What is Intimate Partner Abuse?
Partner abuse (also called spousal abuse) happens in far too many relationships. It wears out the abused wife, girlfriend, husband, or boyfriend. And it's harmful to the abusive partner too.
People on the receiving end of abuse from an abusive wife, girlfriend, husband, or boyfriend can have a difficult time figuring out what is happening and be overwhelmed by trying to deal with the situation. It's a confusing and debilitating place to be.
People who are being abusive may or may not be aware of the damage they are causing to the relationship, their partner, and any children who are witnessing the abuse. Abusive people can sometimes take themselves to task and learn how to stop their abusive attitudes and behaviors. Sometimes they don't want to do that, and the only way for a partner to not be abused is for the relationship to end.
What is Intimate Partner Abuse?
Intimate partner abuse is a pattern of controlling, demeaning, and/or punishing behaviors and attitudes with a dating, cohabiting, or marriage partner, during or after the relationship.
At its core, partner abuse is driven by self-centered motivations.
Intimate partner abuse can happen in any configuration of romantic couple, straight or gay.
Sometimes a man in a couple abuses his partner, sometimes a woman is abusive, sometimes there is mutual abuse—each partner abusing the other.
Examples of Partner Abuse
We most often think about physically violent acts when we think about partner abuse, but there are many methods of choice for controlling, demeaning, and punishing partners.
Partner abuse takes on many forms.
Every form of abuse includes an emotional component. If you are financially, physically, sexually, verbally, or spiritually abused by your girlfriend, boyfriend, wife or husband, you will also feel emotionally and psychologically abused by that partner.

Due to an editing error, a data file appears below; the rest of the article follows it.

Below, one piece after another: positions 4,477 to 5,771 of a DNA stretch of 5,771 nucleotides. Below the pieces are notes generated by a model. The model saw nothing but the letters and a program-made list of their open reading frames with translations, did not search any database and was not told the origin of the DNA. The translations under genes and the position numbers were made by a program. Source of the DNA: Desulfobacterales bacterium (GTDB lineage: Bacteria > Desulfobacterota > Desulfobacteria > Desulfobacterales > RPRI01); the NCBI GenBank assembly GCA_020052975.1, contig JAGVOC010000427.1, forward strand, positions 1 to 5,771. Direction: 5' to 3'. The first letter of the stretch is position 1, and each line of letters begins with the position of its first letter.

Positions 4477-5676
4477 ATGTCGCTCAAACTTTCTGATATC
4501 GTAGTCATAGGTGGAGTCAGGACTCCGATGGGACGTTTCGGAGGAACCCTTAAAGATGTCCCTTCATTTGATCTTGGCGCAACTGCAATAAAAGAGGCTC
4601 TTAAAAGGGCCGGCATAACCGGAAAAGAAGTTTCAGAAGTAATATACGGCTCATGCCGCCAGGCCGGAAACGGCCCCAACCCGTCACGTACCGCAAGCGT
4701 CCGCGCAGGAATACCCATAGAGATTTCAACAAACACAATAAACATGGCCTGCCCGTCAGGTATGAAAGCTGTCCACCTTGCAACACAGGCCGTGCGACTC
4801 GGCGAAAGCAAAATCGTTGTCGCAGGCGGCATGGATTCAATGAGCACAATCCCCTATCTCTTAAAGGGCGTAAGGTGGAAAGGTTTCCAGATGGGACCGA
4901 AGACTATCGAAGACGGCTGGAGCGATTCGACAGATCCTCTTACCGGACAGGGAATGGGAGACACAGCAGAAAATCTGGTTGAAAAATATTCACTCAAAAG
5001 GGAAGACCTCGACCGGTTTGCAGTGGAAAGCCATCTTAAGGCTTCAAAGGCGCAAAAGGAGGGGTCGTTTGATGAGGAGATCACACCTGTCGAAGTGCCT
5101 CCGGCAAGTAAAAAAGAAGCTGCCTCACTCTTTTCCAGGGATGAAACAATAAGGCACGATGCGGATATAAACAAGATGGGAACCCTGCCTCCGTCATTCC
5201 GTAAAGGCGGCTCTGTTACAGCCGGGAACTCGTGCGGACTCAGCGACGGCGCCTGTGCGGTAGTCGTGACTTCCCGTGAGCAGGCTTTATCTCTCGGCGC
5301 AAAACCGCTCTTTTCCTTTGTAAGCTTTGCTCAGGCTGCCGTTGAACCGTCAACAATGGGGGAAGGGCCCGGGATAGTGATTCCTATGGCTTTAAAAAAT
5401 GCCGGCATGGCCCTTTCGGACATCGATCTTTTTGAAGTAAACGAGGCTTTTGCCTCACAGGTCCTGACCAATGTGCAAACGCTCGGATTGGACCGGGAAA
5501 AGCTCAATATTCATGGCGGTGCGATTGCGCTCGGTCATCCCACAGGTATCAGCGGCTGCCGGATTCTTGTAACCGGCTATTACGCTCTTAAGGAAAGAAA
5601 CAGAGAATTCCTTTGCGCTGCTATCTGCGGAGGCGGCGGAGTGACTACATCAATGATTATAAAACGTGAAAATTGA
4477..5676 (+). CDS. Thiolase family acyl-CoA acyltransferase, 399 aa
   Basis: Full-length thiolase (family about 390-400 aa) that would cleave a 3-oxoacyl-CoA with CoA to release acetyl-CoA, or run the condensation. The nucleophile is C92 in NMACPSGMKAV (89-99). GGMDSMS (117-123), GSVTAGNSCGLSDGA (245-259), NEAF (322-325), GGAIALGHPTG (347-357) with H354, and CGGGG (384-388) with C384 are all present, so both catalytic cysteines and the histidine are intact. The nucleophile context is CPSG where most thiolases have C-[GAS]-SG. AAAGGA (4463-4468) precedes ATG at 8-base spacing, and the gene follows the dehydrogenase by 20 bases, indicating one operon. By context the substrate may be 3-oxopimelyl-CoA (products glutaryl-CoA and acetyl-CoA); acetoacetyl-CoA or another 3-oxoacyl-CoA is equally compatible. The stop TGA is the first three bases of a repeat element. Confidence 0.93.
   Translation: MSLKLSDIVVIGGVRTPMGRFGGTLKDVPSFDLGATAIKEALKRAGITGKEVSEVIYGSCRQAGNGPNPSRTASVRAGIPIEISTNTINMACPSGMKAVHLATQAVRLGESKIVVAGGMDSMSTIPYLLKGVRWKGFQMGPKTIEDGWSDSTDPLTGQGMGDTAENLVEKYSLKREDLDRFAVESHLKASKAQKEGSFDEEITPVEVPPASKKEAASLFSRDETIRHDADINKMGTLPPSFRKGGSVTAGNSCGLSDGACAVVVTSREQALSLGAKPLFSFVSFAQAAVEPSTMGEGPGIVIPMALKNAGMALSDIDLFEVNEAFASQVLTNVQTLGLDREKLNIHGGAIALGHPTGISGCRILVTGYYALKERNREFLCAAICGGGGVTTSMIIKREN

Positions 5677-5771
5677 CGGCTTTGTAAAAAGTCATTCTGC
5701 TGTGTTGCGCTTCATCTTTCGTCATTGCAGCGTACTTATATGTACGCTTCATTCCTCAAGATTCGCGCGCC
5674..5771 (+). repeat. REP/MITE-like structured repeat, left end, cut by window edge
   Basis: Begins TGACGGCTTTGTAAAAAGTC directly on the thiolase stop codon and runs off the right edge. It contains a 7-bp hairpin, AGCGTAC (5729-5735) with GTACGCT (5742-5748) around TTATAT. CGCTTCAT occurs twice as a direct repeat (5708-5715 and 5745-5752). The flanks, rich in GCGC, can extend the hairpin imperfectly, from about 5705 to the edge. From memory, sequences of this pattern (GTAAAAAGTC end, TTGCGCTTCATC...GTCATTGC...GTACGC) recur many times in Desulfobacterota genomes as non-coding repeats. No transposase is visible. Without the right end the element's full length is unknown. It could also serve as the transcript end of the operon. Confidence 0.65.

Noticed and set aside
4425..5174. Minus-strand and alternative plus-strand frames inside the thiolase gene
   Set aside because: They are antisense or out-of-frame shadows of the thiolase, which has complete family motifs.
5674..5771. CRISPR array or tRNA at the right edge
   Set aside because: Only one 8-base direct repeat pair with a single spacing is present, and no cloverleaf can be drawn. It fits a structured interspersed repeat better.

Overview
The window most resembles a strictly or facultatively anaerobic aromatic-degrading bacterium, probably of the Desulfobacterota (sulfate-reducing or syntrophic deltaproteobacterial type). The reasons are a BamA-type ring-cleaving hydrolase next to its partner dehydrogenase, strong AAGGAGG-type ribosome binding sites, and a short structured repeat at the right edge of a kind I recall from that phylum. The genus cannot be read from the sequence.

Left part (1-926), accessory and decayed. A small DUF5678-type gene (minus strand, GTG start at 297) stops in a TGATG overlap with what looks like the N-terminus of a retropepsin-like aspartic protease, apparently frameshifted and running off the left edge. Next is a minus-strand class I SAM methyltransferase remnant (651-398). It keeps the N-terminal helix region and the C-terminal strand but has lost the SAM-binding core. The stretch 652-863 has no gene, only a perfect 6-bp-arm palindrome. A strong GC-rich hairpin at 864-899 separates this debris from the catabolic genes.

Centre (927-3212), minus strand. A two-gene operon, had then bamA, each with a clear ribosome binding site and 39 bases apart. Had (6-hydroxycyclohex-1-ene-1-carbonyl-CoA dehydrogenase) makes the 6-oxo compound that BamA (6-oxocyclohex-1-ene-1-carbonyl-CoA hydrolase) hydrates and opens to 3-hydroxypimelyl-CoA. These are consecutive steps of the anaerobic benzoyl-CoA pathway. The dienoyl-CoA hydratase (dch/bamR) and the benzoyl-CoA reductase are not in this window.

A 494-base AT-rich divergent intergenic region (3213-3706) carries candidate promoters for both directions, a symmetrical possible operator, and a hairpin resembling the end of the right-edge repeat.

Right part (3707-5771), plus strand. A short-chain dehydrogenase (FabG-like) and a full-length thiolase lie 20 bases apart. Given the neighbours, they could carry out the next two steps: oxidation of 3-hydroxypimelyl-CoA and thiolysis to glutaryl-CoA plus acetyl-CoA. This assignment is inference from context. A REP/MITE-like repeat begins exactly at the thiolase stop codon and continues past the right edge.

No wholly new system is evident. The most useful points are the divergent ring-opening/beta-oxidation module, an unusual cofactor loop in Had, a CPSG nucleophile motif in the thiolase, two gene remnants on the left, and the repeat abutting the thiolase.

7 forms of intimate partner abuse:
- verbal abuse,
- sexual abuse,
- financial abuse,
- physical abuse,
- spiritual abuse,
- legal abuse, or
- emotional/psychological abuse.
Degrees of Abuse
Abuse can range from mild to severe.
Some behaviors are severely abusive even if they occur only once. For example, if your partner stabs you, and it's not in legitimate self-defense, that's severely abusive.
Other behaviors may be considered very abusive because of the number of times they occur. For example, if your partner berates you repeatedly, that could reach severe levels of abuse.
A variety of abusive behaviors may combine to increase the degree of abuse. For example, if your partner berates you, and lies to you, and gaslights you, and steals from you, the combination of abuses increases the severity of abuse experienced.
Partner Abuse Books
I've learned a lot about partner abuse through academic study and real life experiences of being the target of an abusive boyfriend (who turned into an abusive ex-boyfriend).
I've added to that knowledge by hearing the stories of men and women on both sides of the abuse equation, and helping counseling clients deal with abuse. Sometimes those clients learn how to have healthy happy relationships and repair damage done. Other times they need assistance ending an abusive relationship and healing their emotional wounds.
My books about partner abuse provide an opportunity for you to benefit from all that learning.
- Ann Silvers